Ancient clay deposits on Mars may not indicate that the Red Planet was originally a warm, wet place, as scientists have thought. Instead of needing liquid water to form, many of Mars’ 4-billion-year-old clays could have originated from cooling lava, researchers report online September 9 in Nature Geoscience.
Clays are widely scattered across Mars’ oldest terrain, dating to the Noachian period 4.1 billion to 3.7 billion years ago. When the Mars Express and Mars Reconnaissance Orbiter discovered these minerals from orbit several years ago, geologists assumed the clays were a result of large bodies of water weathering and altering Mars’ basalt surface. But last year, some researchers suggested that underground hydrothermal activity provided the water that is necessary to form the clays (SN: 12/3/11, p. 5).
Now there’s another suggestion: Crystallizing lava may have contained tiny pockets where water could react with other chemicals to make small amounts of iron- and magnesium-rich clay. No additional water flowing on the surface or belowground would be needed. So early Mars could have been a largely cold, dry world.
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“We’re not saying all clays on Mars formed by this process,” says coauthor Bethany Ehlmann, a planetary geologist at Caltech. However, “if most clays formed by a magmatic process, it says maybe water wasn’t so available on early Mars.”
Yet with limited data from the Red Planet, it’s too soon to know how pervasive this process might have been. “There is a lot more work to be done before this should be accepted as the prevailing paradigm for clays on Mars,” says Laszlo Kestay, director of the U.S. Geological Survey’s Astrogeology Science Center in Flagstaff, Ariz.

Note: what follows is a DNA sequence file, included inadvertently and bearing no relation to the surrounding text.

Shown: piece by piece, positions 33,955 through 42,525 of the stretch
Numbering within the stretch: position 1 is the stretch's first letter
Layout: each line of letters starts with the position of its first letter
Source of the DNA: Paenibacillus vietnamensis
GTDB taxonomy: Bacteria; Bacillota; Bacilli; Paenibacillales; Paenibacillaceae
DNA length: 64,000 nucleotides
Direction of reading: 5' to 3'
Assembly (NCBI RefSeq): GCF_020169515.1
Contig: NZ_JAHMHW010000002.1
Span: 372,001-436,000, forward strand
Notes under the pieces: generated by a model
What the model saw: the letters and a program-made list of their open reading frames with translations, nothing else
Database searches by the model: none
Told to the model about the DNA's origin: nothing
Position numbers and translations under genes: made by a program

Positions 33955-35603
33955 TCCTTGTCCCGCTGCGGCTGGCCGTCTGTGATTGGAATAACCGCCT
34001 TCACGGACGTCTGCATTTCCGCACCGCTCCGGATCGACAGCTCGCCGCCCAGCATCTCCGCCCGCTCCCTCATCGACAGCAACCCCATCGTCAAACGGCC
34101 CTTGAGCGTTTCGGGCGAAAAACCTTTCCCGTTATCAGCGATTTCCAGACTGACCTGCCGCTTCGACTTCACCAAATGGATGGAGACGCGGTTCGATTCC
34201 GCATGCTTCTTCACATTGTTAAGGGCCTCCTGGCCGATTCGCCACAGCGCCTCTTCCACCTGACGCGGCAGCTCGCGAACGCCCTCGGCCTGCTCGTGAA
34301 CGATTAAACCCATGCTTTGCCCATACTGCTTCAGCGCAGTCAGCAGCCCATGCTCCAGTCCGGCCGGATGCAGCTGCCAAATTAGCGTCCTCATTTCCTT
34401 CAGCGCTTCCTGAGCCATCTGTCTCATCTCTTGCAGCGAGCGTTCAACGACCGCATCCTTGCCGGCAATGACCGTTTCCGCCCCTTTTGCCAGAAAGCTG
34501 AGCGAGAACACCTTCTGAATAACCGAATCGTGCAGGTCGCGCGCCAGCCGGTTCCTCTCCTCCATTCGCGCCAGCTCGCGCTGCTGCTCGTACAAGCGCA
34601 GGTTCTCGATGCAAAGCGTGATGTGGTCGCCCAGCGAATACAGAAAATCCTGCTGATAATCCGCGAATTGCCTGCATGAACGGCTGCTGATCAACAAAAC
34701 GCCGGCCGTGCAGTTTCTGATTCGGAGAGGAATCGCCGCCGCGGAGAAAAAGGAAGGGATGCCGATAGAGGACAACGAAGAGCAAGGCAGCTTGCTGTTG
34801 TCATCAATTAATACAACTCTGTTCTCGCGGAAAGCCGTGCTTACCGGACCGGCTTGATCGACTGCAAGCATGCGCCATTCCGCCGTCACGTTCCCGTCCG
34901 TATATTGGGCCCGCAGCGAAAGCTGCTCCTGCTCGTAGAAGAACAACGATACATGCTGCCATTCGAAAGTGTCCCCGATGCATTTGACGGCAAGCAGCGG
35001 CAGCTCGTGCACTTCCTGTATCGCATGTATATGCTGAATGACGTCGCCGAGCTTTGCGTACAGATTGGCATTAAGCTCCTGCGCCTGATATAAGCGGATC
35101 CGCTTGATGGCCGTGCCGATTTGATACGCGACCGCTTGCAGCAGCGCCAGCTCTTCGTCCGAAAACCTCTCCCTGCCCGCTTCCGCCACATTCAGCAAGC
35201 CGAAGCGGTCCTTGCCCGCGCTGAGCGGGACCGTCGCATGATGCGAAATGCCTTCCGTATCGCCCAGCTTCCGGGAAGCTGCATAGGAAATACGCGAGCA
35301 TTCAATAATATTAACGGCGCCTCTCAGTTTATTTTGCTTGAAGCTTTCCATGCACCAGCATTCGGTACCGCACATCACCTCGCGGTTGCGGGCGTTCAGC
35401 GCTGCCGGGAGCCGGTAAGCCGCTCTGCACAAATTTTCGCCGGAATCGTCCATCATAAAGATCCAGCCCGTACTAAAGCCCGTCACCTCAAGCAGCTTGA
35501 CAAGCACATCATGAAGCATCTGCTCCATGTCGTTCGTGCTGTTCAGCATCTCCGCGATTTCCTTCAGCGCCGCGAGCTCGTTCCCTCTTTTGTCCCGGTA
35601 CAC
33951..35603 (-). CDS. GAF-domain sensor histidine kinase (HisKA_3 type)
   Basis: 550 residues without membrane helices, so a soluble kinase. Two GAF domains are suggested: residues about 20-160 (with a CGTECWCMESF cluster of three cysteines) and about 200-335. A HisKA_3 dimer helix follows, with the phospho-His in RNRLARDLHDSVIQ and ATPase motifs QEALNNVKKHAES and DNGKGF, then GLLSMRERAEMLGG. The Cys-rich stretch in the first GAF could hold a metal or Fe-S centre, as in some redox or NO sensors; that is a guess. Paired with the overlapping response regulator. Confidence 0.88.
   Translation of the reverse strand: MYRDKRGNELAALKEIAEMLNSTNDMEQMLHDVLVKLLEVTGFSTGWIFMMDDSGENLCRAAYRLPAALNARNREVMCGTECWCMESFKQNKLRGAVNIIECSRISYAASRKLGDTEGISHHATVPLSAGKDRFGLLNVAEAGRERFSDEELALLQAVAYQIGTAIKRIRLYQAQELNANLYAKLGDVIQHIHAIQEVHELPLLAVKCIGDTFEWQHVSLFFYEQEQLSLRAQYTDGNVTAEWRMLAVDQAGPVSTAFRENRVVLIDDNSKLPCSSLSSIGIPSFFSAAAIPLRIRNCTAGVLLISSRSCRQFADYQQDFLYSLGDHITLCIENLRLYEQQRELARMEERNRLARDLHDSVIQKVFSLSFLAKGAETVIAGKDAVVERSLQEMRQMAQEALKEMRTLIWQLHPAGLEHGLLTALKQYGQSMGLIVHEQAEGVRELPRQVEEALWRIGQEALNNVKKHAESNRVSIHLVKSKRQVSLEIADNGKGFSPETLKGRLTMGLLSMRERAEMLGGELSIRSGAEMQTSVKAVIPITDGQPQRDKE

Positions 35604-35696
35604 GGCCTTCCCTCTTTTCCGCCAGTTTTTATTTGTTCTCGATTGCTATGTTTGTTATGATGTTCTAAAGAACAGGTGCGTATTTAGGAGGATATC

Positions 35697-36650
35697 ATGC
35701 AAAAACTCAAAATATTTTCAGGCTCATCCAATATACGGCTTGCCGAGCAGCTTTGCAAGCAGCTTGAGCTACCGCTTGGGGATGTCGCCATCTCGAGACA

The researchers investigated the cooling-lava scenario because some Martian clays don’t appear to fit with previous explanations, Ehlmann says. Unable to test the idea directly, the team looked for clues on Earth. Some Martian meteorites contain clay minerals with hydrogen isotope compositions characteristic of water coming from Mars’ mantle and carried in lava — not from the atmosphere or surface — suggesting water-rich lava has produced some Martian clay.
The researchers also looked at clay deposits from French Polynesia’s Mururoa Atoll in the Pacific Ocean that formed from cooling lava. This clay reflects the same wavelengths of infrared light as Martian deposits, suggesting that both have similar mineralogical properties and thus probably formed in the same way.
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The team says cooling lava can account for the most geographically abundant Noachian clay minerals. But that doesn’t mean water didn’t flow on the surface during brief episodes, as evidenced by the planet’s ancient river valleys, says coauthor Alain Meunier of the University of Poitiers in France.
Ehlmann says scientists need to find a spot on Mars where Noachian-aged clay is found so that all three proposed clay-forming mechanisms can be tested. Unfortunately, the spot where NASA’s Curiosity landed is not a good test location because the clays there are slightly younger and are clearly part of a sedimentary rather than volcanic deposit.